Tech platforms build community spirit during Ramadan
Even though the worst of the pandemic appears to be over, British Muslims will still approach this year’s Ramadan differently. After all, the world is hardly the same.
Not far from my home in London, a frightening war between Russia and Ukraine is unfolding on Europe’s eastern border, triggering a surge of millions of refugees. And while COVID-19 blindsided global economies, the escalating energy and food crisis — exacerbated by the war — has made life harder for over 80 percent of British adults, according to the UK’s Office for National Statistics last month.
The harm to an entire generation, and an entire nation, are undeniably visible, which makes celebrating Ramadan understandably difficult.
But if we learned anything during the days of squinting at virtual YouTube sermons, it was that the immense power of human ingenuity and creativity — as well as the power of faith — can help navigate difficult times.
Many studies show that we are psychologically and biologically primed to connect with religion during a crisis. But when our normal outlets for faith were closed during the pandemic, we were forced to look elsewhere for religious access — an obstacle that led us to increasingly engage with technology.
Before the pandemic, tech had already been playing an increasingly transformative role in religious life — just consider how some platforms transformed Zakat and charitable giving — but as the 2020 lockdowns began it was clear much more needed to be done. Tech entrepreneurs were quick to respond, constructing virtual reality headsets and apps, which helped us meet our spiritual commitments in ways we never could have imagined.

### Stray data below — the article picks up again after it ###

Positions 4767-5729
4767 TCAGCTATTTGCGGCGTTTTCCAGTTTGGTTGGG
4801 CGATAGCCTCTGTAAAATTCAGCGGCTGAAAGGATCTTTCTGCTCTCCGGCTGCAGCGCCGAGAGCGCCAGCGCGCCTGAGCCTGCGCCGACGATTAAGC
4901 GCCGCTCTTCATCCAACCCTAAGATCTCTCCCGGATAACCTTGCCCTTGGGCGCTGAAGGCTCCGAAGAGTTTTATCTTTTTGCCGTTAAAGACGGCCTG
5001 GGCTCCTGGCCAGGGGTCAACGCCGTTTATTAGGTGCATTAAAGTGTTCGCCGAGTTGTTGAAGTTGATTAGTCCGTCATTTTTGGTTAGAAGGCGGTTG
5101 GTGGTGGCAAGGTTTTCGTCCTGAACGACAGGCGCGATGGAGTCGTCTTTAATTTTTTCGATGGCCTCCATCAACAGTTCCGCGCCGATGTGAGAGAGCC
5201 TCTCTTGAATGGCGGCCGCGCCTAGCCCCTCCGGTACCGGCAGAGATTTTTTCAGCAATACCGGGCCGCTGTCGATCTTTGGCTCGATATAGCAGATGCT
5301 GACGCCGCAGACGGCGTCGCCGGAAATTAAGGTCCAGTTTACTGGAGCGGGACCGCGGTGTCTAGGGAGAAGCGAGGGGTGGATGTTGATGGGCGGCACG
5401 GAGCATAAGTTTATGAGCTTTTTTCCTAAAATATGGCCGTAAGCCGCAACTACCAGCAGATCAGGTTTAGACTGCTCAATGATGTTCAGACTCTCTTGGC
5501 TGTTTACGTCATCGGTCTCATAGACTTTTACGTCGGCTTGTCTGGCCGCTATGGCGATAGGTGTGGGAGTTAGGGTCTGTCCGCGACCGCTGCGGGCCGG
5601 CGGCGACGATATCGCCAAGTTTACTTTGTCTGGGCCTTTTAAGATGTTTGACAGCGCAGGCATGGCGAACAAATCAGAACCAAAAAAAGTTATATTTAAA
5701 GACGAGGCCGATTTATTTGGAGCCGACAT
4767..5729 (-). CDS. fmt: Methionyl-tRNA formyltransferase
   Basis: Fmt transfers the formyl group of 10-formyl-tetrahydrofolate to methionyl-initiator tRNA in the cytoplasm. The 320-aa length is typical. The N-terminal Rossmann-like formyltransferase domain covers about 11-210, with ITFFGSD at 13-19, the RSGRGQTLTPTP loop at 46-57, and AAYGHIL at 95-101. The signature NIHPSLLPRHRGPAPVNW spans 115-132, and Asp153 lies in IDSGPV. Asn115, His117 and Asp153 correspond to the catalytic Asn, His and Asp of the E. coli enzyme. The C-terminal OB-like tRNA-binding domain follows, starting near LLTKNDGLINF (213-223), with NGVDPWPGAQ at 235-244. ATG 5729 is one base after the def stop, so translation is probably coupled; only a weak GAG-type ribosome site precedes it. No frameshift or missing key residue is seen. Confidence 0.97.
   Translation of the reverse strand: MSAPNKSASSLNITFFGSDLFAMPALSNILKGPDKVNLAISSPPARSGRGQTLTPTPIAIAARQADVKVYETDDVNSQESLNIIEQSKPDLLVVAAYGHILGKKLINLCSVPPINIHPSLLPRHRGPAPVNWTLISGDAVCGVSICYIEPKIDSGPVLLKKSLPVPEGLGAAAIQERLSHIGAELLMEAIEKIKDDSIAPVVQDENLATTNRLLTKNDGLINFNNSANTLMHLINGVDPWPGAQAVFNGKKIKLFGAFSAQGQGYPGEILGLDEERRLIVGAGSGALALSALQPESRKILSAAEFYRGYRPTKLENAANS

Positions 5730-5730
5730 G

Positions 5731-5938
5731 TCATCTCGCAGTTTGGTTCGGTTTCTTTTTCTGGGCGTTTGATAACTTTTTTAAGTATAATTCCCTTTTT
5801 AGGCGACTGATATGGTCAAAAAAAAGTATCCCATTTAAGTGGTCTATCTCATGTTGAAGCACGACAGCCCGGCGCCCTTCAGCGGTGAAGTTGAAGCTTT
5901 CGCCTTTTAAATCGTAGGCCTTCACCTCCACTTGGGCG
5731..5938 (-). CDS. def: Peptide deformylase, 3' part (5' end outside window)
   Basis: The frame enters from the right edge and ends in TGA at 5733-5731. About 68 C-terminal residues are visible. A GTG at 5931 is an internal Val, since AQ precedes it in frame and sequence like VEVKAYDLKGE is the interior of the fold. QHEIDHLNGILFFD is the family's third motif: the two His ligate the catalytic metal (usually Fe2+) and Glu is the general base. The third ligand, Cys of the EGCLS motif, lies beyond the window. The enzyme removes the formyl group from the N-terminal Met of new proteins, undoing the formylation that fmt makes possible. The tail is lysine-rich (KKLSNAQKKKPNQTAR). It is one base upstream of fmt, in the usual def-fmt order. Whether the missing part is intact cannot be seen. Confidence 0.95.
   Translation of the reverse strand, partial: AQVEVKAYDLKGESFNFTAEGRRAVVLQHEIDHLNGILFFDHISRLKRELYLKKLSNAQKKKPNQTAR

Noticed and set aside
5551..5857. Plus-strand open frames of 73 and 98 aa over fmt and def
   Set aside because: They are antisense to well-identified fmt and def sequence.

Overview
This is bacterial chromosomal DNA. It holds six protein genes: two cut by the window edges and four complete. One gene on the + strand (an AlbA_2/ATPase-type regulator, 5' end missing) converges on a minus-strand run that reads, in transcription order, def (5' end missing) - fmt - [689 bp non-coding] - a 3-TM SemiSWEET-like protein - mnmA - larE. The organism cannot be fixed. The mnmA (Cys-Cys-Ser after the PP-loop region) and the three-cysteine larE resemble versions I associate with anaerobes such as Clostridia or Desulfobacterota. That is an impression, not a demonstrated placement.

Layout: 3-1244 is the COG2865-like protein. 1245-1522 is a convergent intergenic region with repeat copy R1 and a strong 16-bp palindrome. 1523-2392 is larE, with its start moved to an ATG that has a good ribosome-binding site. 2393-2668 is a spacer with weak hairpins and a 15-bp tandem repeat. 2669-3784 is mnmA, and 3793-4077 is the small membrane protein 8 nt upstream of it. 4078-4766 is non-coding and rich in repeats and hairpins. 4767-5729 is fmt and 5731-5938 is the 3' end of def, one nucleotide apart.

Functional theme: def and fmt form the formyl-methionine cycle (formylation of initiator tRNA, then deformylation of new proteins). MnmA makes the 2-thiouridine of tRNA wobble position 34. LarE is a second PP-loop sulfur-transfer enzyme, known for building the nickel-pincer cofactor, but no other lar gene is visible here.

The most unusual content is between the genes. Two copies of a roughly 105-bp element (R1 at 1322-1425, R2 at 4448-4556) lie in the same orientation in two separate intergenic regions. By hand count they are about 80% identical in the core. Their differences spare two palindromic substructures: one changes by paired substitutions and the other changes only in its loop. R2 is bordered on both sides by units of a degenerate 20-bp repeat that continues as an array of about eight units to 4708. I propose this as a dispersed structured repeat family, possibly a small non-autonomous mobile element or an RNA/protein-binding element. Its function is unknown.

Other apps bring many Islamic religious service providers together onto a single platform, providing services ranging from marriage counseling to Qur’an lessons — helping Muslims connect with their faith and each other at the touch of a button.
Instead of seeing technological change as a negative disruption, I see it as a positive opportunity, which doesn’t have to come at the expense of our faith. And I know I’m not alone.
Young Muslims in particular are using faith-based tech to create safe online spaces to discuss issues they feel are taboo, or are traditionally ignored. For example, the UK charity Muslim Youth Helpline claim that more than half of young British Muslims suffer from anxiety and depression — before the beginning of the health crisis. But mental health is often a sidelined topic in Muslim households, a sad reality that has made online spaces even more crucial over the past two years.
Young Muslims can also use apps to hold stigmatized conversations on mental health, women’s empowerment, Muslim identity, and even climate action.
Tech has given young Muslims a voice, and they will not be silent from now on.
However, the digitalization of our faith is doing more than changing how we practice Islam. It also ensures that British Muslims have a louder public voice. After all, tech has the power to connect us, meaning that the bridge between Muslims and non-Muslims is strengthening alongside a booming online Muslim presence. In the UK this means that Muslim identity is being addressed in groundbreaking ways.
For example, service industries in London are catering to a diverse halal food and lifestyle scene, while pop culture has been overrun by Muslim cultural reference points — such as the new British TV series ‘We Are Lady Parts,’ or actor and rapper Riz Ahmed’s album ‘The Long Goodbye.’
The result is that Ramadan in 2022 doesn’t look much like recent Ramadans. But neither does it look exactly like the Ramadan my parents knew and loved.
There are still real problems in the world — from income inequality to climate change, a burgeoning refugee crisis, and conflict on the European continent.
I know that tech cannot solve all of these problems. But it can provide us with valuable tools which help us connect to the beliefs, values, and the communities that give us the desire, and the will, to try our best.
• Muddassar Ahmed is an advisory council member at the Atlantic Council in Washington.